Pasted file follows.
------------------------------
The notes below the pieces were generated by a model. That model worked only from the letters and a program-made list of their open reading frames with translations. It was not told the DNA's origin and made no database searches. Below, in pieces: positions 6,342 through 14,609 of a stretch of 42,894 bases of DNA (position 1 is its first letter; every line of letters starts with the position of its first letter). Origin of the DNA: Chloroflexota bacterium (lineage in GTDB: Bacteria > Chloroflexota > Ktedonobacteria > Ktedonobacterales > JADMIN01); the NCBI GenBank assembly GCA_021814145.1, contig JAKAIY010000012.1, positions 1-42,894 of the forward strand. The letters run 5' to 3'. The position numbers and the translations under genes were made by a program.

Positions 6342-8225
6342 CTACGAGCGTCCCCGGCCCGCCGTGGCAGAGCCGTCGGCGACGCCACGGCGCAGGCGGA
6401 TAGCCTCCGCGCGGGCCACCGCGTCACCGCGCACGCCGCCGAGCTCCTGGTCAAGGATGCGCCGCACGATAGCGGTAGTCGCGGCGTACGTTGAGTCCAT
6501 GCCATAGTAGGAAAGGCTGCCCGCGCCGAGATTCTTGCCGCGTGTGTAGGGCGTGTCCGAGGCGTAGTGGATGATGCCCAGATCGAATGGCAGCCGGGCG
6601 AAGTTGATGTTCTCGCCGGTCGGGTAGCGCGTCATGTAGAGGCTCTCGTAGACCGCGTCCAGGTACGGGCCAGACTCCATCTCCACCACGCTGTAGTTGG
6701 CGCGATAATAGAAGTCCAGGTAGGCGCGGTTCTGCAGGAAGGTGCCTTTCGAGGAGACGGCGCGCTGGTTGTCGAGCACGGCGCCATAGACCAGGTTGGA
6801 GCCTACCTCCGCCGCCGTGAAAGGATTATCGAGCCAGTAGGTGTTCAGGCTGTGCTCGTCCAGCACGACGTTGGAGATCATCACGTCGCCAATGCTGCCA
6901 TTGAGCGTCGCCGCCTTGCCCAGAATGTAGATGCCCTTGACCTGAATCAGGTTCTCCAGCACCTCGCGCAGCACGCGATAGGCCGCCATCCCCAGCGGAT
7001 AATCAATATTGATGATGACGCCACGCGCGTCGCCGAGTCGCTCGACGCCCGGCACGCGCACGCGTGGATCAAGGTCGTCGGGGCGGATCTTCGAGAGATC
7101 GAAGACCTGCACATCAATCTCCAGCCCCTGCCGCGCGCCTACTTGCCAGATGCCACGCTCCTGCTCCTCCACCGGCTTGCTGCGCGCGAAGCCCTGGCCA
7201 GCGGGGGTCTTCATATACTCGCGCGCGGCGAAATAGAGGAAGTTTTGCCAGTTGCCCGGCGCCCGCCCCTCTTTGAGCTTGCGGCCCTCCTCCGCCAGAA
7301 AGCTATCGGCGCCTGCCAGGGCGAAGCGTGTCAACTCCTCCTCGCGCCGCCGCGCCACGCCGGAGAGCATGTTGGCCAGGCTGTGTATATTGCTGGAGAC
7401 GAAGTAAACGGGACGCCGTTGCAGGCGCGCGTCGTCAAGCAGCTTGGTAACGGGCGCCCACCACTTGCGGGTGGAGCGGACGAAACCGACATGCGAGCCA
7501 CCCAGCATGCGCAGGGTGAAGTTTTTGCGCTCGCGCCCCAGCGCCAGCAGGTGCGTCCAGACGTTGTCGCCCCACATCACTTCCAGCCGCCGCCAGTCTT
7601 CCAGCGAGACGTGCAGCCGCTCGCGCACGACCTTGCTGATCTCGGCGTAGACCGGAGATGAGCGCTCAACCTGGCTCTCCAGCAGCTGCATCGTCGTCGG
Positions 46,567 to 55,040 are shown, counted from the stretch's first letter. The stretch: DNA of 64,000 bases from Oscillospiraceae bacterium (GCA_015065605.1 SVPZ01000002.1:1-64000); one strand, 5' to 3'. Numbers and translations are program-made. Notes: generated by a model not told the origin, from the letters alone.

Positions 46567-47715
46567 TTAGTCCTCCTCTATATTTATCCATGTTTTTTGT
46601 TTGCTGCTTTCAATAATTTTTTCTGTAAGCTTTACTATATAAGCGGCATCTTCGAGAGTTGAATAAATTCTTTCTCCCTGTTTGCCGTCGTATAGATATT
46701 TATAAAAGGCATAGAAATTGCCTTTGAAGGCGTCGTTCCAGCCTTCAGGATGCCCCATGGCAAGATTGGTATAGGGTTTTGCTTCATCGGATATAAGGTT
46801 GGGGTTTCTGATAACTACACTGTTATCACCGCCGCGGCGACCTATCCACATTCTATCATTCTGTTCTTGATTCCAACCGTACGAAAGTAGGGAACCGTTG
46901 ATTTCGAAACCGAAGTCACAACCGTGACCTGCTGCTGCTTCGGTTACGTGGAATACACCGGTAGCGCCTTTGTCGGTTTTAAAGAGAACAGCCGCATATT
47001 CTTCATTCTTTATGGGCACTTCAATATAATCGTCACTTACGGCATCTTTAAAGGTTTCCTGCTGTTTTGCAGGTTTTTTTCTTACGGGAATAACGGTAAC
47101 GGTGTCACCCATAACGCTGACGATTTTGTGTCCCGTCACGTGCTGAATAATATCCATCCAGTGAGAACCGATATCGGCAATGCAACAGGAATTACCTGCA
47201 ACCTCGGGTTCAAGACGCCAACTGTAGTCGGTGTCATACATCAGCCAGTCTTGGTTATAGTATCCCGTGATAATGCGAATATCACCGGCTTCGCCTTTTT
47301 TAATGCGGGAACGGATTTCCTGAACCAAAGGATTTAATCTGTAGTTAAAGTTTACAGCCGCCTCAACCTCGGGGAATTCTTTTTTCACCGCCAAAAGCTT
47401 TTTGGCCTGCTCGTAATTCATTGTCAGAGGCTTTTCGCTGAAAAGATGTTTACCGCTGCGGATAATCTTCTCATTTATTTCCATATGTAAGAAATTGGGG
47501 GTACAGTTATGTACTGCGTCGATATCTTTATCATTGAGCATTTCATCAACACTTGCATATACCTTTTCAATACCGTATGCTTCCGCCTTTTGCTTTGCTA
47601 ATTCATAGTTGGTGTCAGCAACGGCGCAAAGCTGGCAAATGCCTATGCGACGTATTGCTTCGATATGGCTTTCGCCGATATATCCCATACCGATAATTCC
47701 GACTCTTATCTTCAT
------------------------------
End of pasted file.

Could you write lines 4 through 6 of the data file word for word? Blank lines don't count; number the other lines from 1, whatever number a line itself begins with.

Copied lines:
6401 TAGCCTCCGCGCGGGCCACCGCGTCACCGCGCACGCCGCCGAGCTCCTGGTCAAGGATGCGCCGCACGATAGCGGTAGTCGCGGCGTACGTTGAGTCCAT
6501 GCCATAGTAGGAAAGGCTGCCCGCGCCGAGATTCTTGCCGCGTGTGTAGGGCGTGTCCGAGGCGTAGTGGATGATGCCCAGATCGAATGGCAGCCGGGCG
6601 AAGTTGATGTTCTCGCCGGTCGGGTAGCGCGTCATGTAGAGGCTCTCGTAGACCGCGTCCAGGTACGGGCCAGACTCCATCTCCACCACGCTGTAGTTGG